Florida Special Needs Trusts: How An Attorney Can Help
Let’s face it; most of us don’t really understand the differences between the various types of trusts that can be created for estate planning purposes. The special needs trust, in particular, can be a valuable estate planning tool. Unfortunately, legal experts say that it is a tool that is often misunderstood. An experienced special needs trust attorney can put it all in perspective.
Planning for the long term care of disabled loved ones in Florida
An experienced special needs trust attorney can not only explain the differences between the various types of trusts, but can advise you on what might be best for your situation. Sarah E. Peart, an attorney from Tampa Florida whose practice focuses mainly in the areas of wills, trusts, estate planning and real estate law, explained when and why someone should contact a special needs trust attorney:
Parents, grandparents and legal guardians should contact a special needs trust attorney when they want to plan for the long term care of their disabled loved ones. Often, special needs trust attorneys are contacted when a person qualifying as disabled is about to receive an inheritance or settlement or large amount of money from elsewhere.
The special needs trust can also be court ordered. So, say the parents of a disabled individual die and they don't have any provisions for a special needs trust, the probate court can actually order a special needs trust to be created for the benefit of that disabled person. You don't want to leave it to last resort though. You certainly want to plan the estate before anything happens.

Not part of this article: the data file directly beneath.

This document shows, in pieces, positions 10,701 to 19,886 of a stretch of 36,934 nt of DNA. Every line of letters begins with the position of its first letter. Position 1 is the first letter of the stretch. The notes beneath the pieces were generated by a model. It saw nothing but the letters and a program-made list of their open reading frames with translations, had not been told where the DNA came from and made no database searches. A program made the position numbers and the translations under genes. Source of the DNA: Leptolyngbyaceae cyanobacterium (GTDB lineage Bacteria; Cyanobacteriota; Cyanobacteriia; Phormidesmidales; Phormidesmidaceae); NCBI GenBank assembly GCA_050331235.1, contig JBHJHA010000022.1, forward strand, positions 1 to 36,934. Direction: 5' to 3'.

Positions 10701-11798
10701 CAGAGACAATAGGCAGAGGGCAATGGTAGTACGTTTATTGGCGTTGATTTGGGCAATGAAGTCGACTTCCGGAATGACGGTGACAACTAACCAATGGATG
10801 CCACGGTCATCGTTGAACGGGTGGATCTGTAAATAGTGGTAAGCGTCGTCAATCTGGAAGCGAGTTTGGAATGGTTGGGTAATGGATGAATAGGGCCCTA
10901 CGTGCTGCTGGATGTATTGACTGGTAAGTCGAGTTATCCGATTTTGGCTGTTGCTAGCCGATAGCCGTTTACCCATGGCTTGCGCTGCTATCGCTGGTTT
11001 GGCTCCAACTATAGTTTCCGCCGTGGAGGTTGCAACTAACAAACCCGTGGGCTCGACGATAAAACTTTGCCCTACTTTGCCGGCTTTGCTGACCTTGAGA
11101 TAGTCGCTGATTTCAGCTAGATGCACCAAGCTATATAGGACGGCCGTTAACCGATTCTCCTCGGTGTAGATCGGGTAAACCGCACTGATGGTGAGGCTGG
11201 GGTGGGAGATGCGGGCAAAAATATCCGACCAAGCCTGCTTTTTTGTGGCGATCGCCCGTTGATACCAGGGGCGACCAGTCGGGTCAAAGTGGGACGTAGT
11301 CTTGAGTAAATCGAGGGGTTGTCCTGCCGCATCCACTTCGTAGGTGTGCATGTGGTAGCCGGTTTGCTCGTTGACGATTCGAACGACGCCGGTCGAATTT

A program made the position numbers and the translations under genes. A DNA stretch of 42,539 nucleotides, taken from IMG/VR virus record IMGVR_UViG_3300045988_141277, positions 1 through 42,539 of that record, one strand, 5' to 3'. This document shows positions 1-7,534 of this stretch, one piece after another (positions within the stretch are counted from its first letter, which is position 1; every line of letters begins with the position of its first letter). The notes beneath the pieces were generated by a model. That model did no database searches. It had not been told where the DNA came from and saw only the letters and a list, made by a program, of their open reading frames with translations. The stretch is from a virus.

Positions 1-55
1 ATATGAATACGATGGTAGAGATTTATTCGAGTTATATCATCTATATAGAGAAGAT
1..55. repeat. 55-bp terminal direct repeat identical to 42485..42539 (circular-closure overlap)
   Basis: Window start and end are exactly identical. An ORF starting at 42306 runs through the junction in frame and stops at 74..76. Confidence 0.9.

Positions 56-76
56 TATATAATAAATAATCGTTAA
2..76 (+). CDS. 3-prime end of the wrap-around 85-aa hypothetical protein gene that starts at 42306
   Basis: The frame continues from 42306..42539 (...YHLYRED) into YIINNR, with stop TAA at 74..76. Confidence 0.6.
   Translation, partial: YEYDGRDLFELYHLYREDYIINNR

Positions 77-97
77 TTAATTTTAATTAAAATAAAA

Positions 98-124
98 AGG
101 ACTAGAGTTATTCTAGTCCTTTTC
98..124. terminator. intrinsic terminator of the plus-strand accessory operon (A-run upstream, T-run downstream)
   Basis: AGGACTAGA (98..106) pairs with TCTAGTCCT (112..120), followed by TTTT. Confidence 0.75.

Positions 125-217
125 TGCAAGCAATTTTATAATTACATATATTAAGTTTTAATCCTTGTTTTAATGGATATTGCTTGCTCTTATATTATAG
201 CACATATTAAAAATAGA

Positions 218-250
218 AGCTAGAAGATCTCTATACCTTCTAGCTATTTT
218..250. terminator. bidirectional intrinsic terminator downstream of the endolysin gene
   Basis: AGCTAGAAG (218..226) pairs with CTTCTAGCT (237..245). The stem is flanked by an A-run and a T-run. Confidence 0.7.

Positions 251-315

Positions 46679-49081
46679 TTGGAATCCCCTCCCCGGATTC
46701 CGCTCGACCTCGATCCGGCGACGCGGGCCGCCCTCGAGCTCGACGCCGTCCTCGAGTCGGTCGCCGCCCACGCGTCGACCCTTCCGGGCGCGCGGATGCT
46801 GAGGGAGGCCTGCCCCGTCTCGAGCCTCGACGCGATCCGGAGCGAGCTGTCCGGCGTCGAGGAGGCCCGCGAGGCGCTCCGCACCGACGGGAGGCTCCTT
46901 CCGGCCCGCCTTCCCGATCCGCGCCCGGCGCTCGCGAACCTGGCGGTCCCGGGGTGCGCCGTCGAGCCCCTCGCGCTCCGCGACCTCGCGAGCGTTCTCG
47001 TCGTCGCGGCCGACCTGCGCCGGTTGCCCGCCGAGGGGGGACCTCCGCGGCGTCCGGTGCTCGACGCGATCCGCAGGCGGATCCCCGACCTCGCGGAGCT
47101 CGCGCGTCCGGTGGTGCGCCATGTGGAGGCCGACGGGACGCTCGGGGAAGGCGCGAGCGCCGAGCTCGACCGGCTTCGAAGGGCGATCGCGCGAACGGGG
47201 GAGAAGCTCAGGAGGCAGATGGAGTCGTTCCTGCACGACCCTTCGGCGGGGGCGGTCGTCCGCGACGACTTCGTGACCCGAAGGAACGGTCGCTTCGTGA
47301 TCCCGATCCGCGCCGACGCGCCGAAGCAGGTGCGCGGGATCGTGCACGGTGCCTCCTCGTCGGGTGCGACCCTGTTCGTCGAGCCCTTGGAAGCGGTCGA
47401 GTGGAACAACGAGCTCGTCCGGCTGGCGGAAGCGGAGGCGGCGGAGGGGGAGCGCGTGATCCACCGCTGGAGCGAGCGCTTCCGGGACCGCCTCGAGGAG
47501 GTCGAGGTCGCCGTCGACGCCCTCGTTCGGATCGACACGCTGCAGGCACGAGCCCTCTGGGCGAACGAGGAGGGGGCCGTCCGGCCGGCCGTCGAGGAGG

Why experience matters
A special needs trust is not a very common estate planning tool and can be quite complex. Peart told us, “Many attorneys don't have the necessary experience to create a special needs trust even though they may have plenty of general estate planning experience. It’s just not that common. That’s why it’s crucial to make sure that an attorney has experience actually drafting these special needs trusts because a poorly drafted or invalid special needs trust would have very severe ramifications on a disabled individual’s health, welfare and financial stability. A special needs trust attorney must be very familiar with applicable state and federal laws because there are many regulations and requirements for a valid exempt trust.”
The importance of exploring options
Peart says that it’s important to explore all of your options. She told us, “It’s important [for an attorney] to have an in depth conversation with [clients] about what exactly they’re expecting and then discuss all of their options. I offer free consultations for everyone to come in and discuss their estate planning needs and I tailor each plan specifically to the client and the client’s family.”
If you think a special needs trust might be right for your situation, contact an experienced Florida trusts attorney to evaluate your options.